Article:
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Vacations : South-East Alaska

Last Updated: Monday, 06-May-2013 11:10:19 MDT

September, 1997

Alaska was the trip of a life time! I was completely overwhelmed with the incredible beauty of God's creation! Many endless thanks to my college friends (Heather, Jennifer, and Steve) for inviting me.

At first, I was very disappointed with my pictures. They do not even come close to the real thing. Months later, however, I am glad I have them.

Before we begin, some interesting notes about Alaska: Alaska is 1/3 the size of the continental United States. If placed on the continental U.S., Alaska would stretch from the East Coast to the West Coast, and from the Canadian boarder to the Gulf of Mexico. The city of Chicago has more miles of roads than the state of Alaska.

I started my vacation by flying to the small town of Sitka located in southeast Alaska. Sitka, founded by Russian explorers, is a temperate rain forest with mild winters. It is the largest city in the world (acreage wise) with 8,000 inhabitants and 12 miles of roads. It is accessible only by air or sea.

When I arrived in Sitka, my friend Heather was not expecting me. She didn't read her e-mails, and I didn't bother to use the latest in modern technology, the telephone. None the less, everything worked out.

Heather works as the administrative director of the Sitka Summer Music Festival, which runs classical music concerts in Anchorage, Fairbanks, Sitka, Nome and other Alaska communities. Her husband, Rob, runs the family business Allen Marine. Allen Marine specializes in sightseeing tours in Sitka, Juneau, and a few other towns, plus they build their own ships during the off season.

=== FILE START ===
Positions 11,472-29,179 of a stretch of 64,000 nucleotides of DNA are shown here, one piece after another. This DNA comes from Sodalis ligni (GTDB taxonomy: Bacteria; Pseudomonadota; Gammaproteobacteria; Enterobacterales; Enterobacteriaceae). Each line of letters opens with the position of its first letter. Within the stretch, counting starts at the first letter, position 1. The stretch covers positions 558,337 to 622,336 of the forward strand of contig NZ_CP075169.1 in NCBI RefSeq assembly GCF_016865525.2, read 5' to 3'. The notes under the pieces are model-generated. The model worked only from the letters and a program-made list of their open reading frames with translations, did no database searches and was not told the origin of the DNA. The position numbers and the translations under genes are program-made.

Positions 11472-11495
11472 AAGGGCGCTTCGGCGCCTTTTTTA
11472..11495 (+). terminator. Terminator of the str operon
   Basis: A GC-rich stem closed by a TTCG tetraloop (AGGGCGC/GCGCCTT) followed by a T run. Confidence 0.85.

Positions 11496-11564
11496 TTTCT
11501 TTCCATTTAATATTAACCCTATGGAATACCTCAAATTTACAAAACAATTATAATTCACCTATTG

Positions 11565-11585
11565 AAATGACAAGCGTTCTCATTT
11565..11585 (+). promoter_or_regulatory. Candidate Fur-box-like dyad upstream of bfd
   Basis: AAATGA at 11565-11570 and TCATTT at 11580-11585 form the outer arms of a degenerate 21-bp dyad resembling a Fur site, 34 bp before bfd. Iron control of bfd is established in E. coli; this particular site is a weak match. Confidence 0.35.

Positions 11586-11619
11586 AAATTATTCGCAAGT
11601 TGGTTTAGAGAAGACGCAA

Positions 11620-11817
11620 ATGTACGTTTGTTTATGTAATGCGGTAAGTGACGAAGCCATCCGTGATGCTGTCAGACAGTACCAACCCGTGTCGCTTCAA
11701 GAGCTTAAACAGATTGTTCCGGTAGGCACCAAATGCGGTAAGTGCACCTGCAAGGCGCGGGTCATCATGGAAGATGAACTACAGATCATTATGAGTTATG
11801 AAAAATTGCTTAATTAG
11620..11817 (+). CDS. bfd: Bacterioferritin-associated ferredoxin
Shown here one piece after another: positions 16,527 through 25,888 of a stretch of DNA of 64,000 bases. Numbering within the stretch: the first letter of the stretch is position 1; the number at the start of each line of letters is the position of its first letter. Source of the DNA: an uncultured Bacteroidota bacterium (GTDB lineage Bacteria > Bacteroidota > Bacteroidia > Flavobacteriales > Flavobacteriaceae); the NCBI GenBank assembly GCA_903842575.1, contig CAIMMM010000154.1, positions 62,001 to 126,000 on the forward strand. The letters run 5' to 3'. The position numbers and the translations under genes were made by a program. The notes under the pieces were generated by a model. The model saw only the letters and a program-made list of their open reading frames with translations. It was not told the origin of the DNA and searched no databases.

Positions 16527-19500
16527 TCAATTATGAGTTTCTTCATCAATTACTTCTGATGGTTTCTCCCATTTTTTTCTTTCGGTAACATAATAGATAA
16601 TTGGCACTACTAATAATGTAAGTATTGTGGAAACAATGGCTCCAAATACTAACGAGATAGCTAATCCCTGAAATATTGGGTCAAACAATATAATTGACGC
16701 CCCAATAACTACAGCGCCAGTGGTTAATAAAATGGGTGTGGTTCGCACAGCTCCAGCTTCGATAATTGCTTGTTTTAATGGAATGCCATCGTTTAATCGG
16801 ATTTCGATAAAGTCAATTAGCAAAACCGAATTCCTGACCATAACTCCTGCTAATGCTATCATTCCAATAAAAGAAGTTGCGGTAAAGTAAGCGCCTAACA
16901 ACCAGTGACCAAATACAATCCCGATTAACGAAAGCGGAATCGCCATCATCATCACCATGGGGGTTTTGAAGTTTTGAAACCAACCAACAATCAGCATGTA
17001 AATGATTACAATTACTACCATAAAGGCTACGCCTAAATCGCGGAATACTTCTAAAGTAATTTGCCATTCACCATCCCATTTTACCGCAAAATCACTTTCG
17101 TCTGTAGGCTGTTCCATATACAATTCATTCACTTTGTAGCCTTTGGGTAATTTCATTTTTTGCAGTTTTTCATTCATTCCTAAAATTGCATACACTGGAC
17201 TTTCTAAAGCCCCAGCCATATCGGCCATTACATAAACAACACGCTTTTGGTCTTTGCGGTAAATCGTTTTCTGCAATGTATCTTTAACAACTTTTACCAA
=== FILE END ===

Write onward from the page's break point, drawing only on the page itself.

While in Sitka, Rob put me on one of Allen Marine's tours. During the tour, we saw three whales. This was pretty incredible. When a whale puts its tail in the air, it usually means the whale is diving. The guide said that when a whale dives, it usually stays underwater for about five minutes. So, monitoring my watch, I was preparing myself for an awesome picture. Then, just about on cue, the whales resurfaced about ten feet from the boat and blew the water out of their blow hole at about three hundred miles per hour (according to the guide). I jumped at least three feet and just about dropped my camera into the water. During this tour, we also saw sea otters, sea lions, an eagle's nest, plus much more Alaskan wild life.

I also went hiking in the mountains surrounding Sitka. I actually hiked pretty high, way above the tree line. The view was pretty incredible. There is no way to take a picture to capture the diverse scenery, from the gray mountain tops, to the lush green forest, small clouds running up the mountain, an open field, the sea below spotted with small islands and fishing boats earning their living, the small town of Sitka, the dormant volcano Mount Edgecumbe, and finally, glaciers way off in the distance.

Next, I flew to the Alaska capital of Juneau with Rob. Rob was on business, and I went on another Allen Marine tour to the Tracy Arm Glacier. This was an unbelievable and spiritual experience. I will never get over the color of the water. The water is an incredible turquoise blue due to the rich minerals of the melting glaciers. The water was also complemented by the deep green of the forest and gray mountainsides. The boat also pulled up close to "The Wall" which is a mountainside rising 1500 feet straight above the water and 1000 feet deep below the water. Once we arrived at the glacier, the incredible experience was elevated to the next level. The glacier was so huge, however, even in person it's difficult to establish some type of reference point to comprehend the size. Press here to see how "big" is "big".